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Introduction | Variety | Evening Standard | Los Angeles Times

"Stephen Fry's Oscar winning performance"

Alexander Walker  - Evening Standard ( 10 June 1997-10-23 )

October 16, the date of Oscar Wilde's birth 143 years ago, has been chosen for the West End premiere of the new film about the poet, playwright and homosexual martyr to Victorian moral values and English social hypocrisy. But well before then, the long-awaited movie Wilde, which has just had its first screening privately in London, will have set the town talking.

Two things can be said immediately about people's reaction. Marc Samuelson's sumptuous period production, written by Julian Mitchell and directed by Brian Gilbert, provides us with rehabilitation and a revelation. The rehabilitation is that of Stephen Fry. The truant stage actor here returns to the top of the class with a dominating screen performance. His Oscar Wilde is the emotional and intellectual ballast in the story of a man who has the world at his command, but whose tragedy is his inability to command himself.

The revelation that the film offers is Fry's co-star Jude Law, playing Lord Alfred Douglas, Wilde's amour fatal and the nemesis who provokes his lover into mounting the ill-fated libel action against the Marquess of Queensberry, Douglas's father, that rebounds and leads to the two years' hard labour passed on Wilde for sodomy.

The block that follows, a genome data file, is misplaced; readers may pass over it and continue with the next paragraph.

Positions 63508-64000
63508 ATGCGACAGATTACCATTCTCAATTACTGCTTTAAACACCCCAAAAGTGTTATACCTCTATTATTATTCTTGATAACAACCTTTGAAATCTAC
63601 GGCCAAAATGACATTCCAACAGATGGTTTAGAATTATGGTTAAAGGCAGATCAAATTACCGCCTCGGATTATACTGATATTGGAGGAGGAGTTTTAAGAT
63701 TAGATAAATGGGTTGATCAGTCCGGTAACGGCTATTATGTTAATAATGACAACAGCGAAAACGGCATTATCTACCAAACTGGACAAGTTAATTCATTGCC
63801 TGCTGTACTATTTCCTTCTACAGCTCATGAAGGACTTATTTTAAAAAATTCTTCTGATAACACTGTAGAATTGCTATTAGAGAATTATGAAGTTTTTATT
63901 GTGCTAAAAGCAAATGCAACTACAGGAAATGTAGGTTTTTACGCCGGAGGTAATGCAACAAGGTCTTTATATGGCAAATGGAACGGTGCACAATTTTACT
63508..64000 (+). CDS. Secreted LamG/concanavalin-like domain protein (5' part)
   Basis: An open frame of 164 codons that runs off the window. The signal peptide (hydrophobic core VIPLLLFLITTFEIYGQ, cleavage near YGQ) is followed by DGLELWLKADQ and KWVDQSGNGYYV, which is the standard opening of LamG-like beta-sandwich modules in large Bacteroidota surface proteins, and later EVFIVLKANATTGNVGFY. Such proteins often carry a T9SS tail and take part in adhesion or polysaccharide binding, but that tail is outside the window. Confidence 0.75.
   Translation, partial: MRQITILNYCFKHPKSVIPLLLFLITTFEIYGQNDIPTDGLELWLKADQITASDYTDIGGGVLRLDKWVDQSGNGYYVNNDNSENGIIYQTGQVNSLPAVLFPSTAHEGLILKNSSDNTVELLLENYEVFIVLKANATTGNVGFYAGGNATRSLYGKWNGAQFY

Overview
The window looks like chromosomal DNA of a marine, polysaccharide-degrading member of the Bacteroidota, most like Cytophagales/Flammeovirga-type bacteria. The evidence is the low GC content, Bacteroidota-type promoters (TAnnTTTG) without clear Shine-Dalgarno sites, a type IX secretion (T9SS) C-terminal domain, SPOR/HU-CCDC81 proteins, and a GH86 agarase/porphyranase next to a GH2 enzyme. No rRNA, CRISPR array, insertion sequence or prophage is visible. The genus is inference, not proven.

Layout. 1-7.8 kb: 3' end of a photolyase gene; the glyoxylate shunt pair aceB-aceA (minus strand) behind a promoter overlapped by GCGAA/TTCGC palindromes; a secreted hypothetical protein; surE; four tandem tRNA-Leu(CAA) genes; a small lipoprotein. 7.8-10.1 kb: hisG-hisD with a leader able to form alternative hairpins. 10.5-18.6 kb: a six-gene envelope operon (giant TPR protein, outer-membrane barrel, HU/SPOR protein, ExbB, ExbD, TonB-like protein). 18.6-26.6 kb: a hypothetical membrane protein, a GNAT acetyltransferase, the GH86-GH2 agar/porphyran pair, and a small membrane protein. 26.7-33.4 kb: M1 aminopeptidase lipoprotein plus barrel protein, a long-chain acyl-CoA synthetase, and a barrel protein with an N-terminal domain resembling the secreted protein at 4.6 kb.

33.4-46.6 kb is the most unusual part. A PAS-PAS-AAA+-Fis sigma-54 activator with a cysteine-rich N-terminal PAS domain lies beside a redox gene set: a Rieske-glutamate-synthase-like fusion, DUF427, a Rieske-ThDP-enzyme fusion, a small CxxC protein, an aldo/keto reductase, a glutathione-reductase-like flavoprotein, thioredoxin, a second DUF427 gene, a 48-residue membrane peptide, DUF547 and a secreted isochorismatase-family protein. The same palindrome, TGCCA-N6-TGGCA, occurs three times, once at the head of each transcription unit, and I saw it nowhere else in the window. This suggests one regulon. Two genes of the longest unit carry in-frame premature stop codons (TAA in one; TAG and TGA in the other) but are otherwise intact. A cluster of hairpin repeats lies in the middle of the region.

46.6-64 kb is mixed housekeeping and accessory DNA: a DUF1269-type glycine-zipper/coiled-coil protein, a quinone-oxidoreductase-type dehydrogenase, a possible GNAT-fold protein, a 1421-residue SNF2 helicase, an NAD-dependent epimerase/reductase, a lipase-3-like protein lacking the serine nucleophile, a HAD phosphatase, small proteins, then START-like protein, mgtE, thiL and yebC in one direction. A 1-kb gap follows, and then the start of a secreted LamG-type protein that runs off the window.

The film ties this pair of players together in a love knot that eventually comes to resemble a suicide noose for one of them.

Fry's presence is monumental. Visibly pounds heavier, with a jawline like the proud prow of a ship, his hair waved and worn insolently longer than even contemporary photographs record, Fry's Wilde is a credible combination of physical strength and moral weakness. No languid fop popping with epigrams, or sounding like a one-man show entitled The Wit and Folly of Oscar Wilde, he is recognisably a man of the period and carries total conviction.

The movie opens with brilliant unexpectedness. We expect to see rough trade on the West End pavements. Instead we get rough-riders on horseback, firing guns and whooping it up at the gallop in the Wild West. You couldn't have invented a better calling card for this British production's reception in America - or a more accurate one. For in 1882 Wilde visited Colorado on a speaking tour of the US and went down a silver mine to baptise the precious seam named after him and tell the miners: "I hope to collect the royalties".

Fry charms these hairy toilers and casts an appreciative eye over the near naked, more personable younger ones while lecturing them on Benvenuto Cellini, the Renaissance artist in previous metals whose sideline probably included several murders. "Did he shoot 'em?" one son of Silverado eagerly enquires.

Continued

Introduction | Variety | Evening Standard | Los Angeles Times

Copyright, 1997, Samuelson Entertainment